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In 1989, Robert Smith opened a small fruit and vegetable market in Bethlehem, Pennsylvania. Originally, Smith sold only produced grown on his family farm and orchard. As the market’s popularity grew, however, he added bread, canned goods, fresh meats, and a limited supply of frozen goods. Today, Smith’s market is a full range farmers’ market with a strong local customer base. Indeed, the market’s reputation for low prices and high-quality draws customers from other Pennsylvania cities and even from the neighboring state of New Jersey. Currently, Smith’s market has 40 employees. These include sales staff, shelf stockers, farm laborers, shift supervisors, and clerical staff. Recently, Smith has noticed a decline in profits and sales, while his purchases of products for resale have continued to rise. Although the company does not prepare audited financial statements, Robert Smith has commissioned your public accounting firm to assess his company’s sales procedures and controls. Smith’s market revenue cycle procedures are described in the following paragraphs: Revenue Cycle Customers push their shopping carts to the checkout register where a clerk processes the sale. The market has four registers, but they are not dedicated to specific sales clerks because the clerks play many roles in the day-to-day operations. In addition to checking out customers, sales clerks will stock shelves, unload delivery trucks, or perform other tasks as demand in various areas rises and falls throughout the day. This fluid-work demand makes the assignment of clerks to specific registers impractical. At the beginning of the shift, the shift supervisor collects four cash register drawers from the treasury clerk in an office in the back of the market. The drawers contain $100 each in small bills (known as float) to enable the clerks to make change. The supervisor signs a log indicating that he has taken custody of the float and places the drawers into the respective cash registers. Sales to customers are for cash, check, or credit card only. Credit card sales are performed in the usual way. The clerk swipes the card and obtains online approval from the card issuer at the time of sale. The customer then signs the credit card voucher, which the clerk places in a special compartment of the cash register drawer. The customer receives a receipt for the purchase and a copy of the credit card voucher. For payments by check, the clerk requires the customer to present a valid driver’s license. The license number is added to the check and the check is matched against a “black” list of customers who have previously passed bad checks. If the customer is not on the list, the check is accepted for payment and placed in the cash register drawer. The clerk then gives the customer a receipt. The majority of sales are for cash. The clerk receives the cash from the customer, makes change, and issues a receipt for the purchase. At the end of the shift, the supervisor returns the cash register drawers containing the cash, checks, and credit cards receipts to the treasury clerk and signs a log that he has handed in the cash drawers. The clerk later counts the cash and credit card sales. Using a stand-alone PC, he records the total sales amounts in the sales journal and the general ledger sales and cash accounts. The treasury clerk then prepares a deposit slip and delivers the cash, checks, and credit card vouchers to the local branch of the bank two blocks away from the market. Required a. Create a data flow diagram of the current system. b. Create a system flowchart of the existing system. c. Analyze the physical internal control weaknesses in the system. Model your response according to the six categories of physical control activities specified in the COSO internal control model. d. Describe the IT controls that should be in place in this system.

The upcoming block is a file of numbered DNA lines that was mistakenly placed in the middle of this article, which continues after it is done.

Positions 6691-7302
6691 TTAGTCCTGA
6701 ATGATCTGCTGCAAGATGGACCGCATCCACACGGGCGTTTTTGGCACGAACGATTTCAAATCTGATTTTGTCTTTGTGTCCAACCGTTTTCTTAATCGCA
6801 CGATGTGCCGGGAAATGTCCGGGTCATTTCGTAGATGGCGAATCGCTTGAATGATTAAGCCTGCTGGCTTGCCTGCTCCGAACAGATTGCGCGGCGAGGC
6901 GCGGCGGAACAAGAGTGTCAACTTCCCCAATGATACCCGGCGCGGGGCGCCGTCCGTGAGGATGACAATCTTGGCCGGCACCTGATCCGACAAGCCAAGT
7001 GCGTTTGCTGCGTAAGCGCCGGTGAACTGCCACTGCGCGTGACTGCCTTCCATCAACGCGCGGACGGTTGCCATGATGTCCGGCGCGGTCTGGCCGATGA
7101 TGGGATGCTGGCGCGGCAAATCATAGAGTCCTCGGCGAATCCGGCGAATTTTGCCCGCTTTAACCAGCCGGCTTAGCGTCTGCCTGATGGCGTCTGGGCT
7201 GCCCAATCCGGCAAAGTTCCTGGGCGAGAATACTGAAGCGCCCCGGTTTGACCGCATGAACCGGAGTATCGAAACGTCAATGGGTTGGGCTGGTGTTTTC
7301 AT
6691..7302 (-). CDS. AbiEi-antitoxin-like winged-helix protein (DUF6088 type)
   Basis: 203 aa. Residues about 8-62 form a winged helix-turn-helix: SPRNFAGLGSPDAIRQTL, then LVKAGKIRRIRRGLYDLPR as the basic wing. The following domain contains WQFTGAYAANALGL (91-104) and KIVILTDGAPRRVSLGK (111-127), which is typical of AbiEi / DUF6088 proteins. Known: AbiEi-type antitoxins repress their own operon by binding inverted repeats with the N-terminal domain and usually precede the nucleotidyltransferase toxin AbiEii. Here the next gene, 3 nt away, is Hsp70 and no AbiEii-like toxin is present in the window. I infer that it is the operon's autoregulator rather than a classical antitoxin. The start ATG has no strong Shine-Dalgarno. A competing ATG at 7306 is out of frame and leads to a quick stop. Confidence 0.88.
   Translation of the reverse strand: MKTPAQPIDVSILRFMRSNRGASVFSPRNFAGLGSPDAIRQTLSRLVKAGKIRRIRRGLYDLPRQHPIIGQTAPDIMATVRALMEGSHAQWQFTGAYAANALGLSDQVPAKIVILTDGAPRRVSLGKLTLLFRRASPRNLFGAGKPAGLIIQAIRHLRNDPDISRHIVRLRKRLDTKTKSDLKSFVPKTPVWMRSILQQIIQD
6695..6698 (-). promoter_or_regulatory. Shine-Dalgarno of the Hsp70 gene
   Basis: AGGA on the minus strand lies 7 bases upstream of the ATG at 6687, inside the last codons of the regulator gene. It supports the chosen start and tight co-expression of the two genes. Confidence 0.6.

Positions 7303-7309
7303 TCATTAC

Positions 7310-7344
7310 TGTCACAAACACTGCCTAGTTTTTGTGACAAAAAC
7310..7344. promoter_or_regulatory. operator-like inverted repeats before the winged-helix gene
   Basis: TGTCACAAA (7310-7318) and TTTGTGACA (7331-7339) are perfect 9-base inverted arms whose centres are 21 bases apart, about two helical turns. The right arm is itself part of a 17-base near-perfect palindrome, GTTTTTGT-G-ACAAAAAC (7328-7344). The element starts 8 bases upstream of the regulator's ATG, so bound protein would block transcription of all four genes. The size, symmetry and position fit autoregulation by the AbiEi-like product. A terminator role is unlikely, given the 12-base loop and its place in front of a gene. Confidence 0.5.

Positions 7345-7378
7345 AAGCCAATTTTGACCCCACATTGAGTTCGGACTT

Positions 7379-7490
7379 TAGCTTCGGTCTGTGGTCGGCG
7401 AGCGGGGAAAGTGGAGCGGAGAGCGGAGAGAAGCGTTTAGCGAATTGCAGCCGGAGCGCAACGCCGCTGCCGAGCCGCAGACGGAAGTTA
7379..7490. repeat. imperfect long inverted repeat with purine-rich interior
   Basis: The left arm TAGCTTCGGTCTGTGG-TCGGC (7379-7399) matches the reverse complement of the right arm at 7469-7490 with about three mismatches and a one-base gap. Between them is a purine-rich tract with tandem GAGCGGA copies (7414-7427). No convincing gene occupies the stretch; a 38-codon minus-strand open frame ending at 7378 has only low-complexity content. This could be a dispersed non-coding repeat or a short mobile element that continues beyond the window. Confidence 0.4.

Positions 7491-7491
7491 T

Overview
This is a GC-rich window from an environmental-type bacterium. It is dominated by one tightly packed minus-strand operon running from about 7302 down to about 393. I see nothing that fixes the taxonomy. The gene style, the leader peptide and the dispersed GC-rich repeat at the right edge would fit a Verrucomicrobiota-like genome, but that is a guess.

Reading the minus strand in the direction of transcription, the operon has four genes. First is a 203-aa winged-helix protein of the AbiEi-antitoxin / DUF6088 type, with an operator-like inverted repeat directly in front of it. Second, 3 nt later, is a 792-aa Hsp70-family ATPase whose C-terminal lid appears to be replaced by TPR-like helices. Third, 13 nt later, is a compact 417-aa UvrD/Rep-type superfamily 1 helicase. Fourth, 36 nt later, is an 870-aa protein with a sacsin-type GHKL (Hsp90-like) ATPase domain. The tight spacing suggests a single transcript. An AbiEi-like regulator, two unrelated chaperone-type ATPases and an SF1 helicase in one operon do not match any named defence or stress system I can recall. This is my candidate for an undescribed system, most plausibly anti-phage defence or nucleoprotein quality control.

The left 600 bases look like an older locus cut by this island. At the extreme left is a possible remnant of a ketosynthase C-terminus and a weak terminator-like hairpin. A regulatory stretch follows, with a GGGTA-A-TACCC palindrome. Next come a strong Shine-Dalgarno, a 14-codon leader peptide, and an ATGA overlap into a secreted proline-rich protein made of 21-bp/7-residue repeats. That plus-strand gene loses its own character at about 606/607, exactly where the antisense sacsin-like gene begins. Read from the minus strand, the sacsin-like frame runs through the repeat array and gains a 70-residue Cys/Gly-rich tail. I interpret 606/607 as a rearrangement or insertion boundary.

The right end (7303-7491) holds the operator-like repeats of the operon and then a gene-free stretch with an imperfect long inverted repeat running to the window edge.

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Accounting Information Systems

10th Edition
Hall + 1 other
Publisher: Cengage Learning,
ISBN: 9781337619202

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Chapter
Section
BuyFindarrow_forward

Accounting Information Systems

10th Edition
Hall + 1 other
Publisher: Cengage Learning,
ISBN: 9781337619202
Chapter 4, Problem 1ICC
Textbook Problem
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In 1989, Robert Smith opened a small fruit and vegetable market in Bethlehem, Pennsylvania. Originally, Smith sold only produced grown on his family farm and orchard. As the market’s popularity grew, however, he added bread, canned goods, fresh meats, and a limited supply of frozen goods. Today, Smith’s market is a full range farmers’ market with a strong local customer base. Indeed, the market’s reputation for low prices and high-quality draws customers from other Pennsylvania cities and even from the neighboring state of New Jersey. Currently, Smith’s market has 40 employees. These include sales staff, shelf stockers, farm laborers, shift supervisors, and clerical staff. Recently, Smith has noticed a decline in profits and sales, while his purchases of products for resale have continued to rise. Although the company does not prepare audited financial statements, Robert Smith has commissioned your public accounting firm to assess his company’s sales procedures and controls. Smith’s market revenue cycle procedures are described in the following paragraphs:

Revenue Cycle

Customers push their shopping carts to the checkout register where a clerk processes the sale. The market has four registers, but they are not dedicated to specific sales clerks because the clerks play many roles in the day-to-day operations. In addition to checking out customers, sales clerks will stock shelves, unload delivery trucks, or perform other tasks as demand in various areas rises and falls throughout the day. This fluid-work demand makes the assignment of clerks to specific registers impractical.